The device runs Huawei’s EMUI 9, which runs atop of Android 9.0 out of the box. We did receive the new EMUI 10 update which is based on Android 10 during our review period, though. It is commendable that Huawei got the new update out so quickly – something they struggled with in the past.
This might be the last Huawei device you can get in South Africa that runs Android, which we believe will help it sell really well. With the USA banning Huawei from certain trade agreements, it means they aren’t able to use Android as Google can’t provide service to them at the moment. The Huawei Mate 30 is a massive victim of the politics, but the Nova 5T still has all the Google services you want and need.
The battery life is really good on this device. While it doesn’t have a very big battery at 3,750 mAh, with slightly lower specs and an LCD display instead of a power-hungry OLED, you will easily get through an entire day. In fact, on a couple of occasions I was able to get through two full days of battery life when not having a lot of screen-on time during the day. Of course, this device doesn’t have wireless charging, but the USB-C charging is quick enough for quick top-ups during the day if needed.
While there are some areas where Huawei compromised on the Nova 5T, the camera setup definitely isn’t one of those. This device was built for people that want a good camera configuration at a reasonable price, and it shows.
The quad-camera setup is versatile and impressive across the board. The top quality sensors can pull off some truly impressive shots in conjunction with Huawei’s smart AI. It’s not at the level of the Leica powered lenses on the Huawei P30 Pro, but really not far off.
The main camera at the back is a 48MP sensor (f/1.4) with optical image stabilisation (OIS). You then have a 16MP super wide-angle lens, an 8MP telephoto and a 2MP macro lens.
Most photography situations are handled by the main camera. Expect this or a similar 48MP camera to show up in many more smartphones in 2020 and beyond. It can let in a lot of light and the colour reproduction is truly impressive. It might not be the best at low-light (compared to the flagships), but better than you can expect from any other phone of this price.
Colours are a little washed out sometimes, especially when people are the main subject and the backdrop is picturesque. Again, it’s better than most, but not as good as its bigger brother or other flagship.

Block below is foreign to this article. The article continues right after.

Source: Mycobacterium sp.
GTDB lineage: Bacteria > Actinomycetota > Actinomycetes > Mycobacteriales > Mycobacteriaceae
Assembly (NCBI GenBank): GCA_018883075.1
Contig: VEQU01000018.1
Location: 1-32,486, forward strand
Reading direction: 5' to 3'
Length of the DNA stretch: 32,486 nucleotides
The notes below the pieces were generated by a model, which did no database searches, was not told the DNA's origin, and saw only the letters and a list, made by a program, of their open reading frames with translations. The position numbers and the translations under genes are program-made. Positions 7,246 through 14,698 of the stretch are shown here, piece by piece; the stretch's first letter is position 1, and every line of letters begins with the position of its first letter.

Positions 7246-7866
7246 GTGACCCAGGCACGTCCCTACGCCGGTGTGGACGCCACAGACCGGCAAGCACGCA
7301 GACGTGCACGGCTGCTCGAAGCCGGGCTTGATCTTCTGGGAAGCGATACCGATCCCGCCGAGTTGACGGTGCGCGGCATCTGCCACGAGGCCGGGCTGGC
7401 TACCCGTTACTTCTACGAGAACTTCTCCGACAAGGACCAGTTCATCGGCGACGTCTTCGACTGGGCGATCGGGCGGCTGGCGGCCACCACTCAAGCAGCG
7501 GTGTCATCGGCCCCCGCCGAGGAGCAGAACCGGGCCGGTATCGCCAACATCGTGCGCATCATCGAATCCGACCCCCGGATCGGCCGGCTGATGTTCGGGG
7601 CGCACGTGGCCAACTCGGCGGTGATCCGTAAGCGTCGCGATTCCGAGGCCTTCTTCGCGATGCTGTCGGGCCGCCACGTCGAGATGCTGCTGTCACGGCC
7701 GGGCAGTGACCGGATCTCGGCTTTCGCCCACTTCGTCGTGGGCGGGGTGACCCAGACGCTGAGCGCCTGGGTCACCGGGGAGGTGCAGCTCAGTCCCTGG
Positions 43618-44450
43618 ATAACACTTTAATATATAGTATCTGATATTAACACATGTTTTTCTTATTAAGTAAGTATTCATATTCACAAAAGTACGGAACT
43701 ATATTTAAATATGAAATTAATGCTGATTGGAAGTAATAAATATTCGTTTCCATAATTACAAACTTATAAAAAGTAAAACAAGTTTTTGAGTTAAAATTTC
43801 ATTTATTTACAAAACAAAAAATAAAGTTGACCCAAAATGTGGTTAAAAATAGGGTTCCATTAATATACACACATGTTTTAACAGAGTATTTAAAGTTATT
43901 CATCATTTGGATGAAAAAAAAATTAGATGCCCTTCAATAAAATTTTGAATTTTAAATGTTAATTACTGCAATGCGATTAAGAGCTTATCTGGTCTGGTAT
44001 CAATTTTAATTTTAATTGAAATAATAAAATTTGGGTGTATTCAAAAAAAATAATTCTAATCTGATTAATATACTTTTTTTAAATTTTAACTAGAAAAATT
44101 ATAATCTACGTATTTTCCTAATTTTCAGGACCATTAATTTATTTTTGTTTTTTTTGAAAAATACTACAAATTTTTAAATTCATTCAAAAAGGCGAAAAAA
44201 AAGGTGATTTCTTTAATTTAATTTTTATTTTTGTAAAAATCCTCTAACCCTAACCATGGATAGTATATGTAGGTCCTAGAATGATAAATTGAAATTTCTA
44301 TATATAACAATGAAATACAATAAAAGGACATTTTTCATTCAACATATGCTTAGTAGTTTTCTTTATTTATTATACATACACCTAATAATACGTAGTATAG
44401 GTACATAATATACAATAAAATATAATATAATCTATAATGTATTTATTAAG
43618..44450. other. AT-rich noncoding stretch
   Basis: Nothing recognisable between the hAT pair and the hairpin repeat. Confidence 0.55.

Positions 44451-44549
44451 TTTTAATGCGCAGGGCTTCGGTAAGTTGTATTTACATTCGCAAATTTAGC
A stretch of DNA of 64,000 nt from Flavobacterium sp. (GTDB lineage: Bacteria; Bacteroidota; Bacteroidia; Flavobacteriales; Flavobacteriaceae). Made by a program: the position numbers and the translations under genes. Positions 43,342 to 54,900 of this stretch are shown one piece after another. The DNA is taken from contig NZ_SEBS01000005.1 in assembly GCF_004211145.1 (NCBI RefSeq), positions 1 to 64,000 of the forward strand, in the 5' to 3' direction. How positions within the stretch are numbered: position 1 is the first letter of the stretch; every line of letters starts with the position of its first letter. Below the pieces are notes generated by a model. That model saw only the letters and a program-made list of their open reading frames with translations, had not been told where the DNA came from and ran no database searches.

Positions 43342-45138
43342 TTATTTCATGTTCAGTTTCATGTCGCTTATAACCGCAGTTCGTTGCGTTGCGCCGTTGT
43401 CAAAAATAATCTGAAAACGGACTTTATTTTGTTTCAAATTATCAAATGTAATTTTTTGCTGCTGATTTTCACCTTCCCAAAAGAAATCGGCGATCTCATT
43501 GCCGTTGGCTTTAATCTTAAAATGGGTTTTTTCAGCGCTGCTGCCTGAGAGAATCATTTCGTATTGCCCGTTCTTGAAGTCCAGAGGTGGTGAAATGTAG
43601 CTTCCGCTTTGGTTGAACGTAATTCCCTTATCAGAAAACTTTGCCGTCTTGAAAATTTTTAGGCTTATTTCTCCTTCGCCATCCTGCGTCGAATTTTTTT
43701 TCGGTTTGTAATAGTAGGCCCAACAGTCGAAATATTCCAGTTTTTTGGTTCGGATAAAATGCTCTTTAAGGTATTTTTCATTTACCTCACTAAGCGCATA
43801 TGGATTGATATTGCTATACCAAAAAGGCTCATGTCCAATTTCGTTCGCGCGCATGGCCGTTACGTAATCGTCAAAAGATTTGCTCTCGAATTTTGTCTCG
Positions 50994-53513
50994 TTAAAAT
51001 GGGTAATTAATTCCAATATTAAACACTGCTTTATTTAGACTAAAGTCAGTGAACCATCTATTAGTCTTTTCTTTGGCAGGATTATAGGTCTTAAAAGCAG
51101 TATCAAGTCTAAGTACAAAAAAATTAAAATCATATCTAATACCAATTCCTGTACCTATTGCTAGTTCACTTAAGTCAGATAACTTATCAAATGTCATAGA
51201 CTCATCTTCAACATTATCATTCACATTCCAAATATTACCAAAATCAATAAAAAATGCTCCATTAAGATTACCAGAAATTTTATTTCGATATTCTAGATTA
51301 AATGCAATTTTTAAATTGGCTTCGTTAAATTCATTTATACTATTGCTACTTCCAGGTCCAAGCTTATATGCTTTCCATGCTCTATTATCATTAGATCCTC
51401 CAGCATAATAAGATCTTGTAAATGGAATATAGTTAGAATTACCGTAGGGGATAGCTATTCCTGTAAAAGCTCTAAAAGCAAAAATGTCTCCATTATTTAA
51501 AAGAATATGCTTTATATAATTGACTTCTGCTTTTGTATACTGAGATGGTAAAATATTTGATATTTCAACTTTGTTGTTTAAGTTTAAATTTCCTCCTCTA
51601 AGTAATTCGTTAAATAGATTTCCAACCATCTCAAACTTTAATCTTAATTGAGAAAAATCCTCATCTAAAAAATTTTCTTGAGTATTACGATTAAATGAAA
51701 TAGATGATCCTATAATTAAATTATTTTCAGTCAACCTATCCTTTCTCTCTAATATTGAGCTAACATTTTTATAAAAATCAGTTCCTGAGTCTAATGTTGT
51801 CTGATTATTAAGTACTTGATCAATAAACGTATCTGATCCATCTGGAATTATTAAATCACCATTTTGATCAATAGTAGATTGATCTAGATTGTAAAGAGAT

Night mode on the Nova 5T is really impressive, again for its price. The AI handles most subjects really well and the blurriness is minimal. The exposure time is more than you would find in the flagships, but results are comparable.
There’s a 32MP selfie camera housed in the punch-hole on the front of the phone. It’s teeming with AI smarts and software enhancements which makes selfies look over-processed. It will be more than good enough for the social media crowd this is aimed at.
The biggest disappointment is the macro lens. Having read up on some other experiences, it seems hit or miss and I’m not sure if it is a manufacturing batch issue or user error (probably the latter). The quality of the macro photos weren’t as good as I expected. To be fair, very few people will use this lens regularly, so it shouldn’t put you off the device.
When it comes to this segment of the market, you are spoiled for choice. That being said, this is our pick of the bunch. Sure, there are some compromises here and there (as expected for a phone around R12,000), but they are less than any other phones in this price range.
It is a good looking phone, well built, that performs really well. The only really amenity it doesn’t have that flagships do is water-resistance. Other than that, the differences are negligible, other than the display. But most people won’t even notice that the screen isn’t the best.
There are very real differences between the Nova 5T and its competition. You get more features, more power and a much better camera experience.
Honestly, I can’t find real problems with the Huawei Nova 5T other than the nitpicks I’ve mentioned. Buy this phone if you’re looking for some premium quality and a well-rounded set of features at a mid-range price.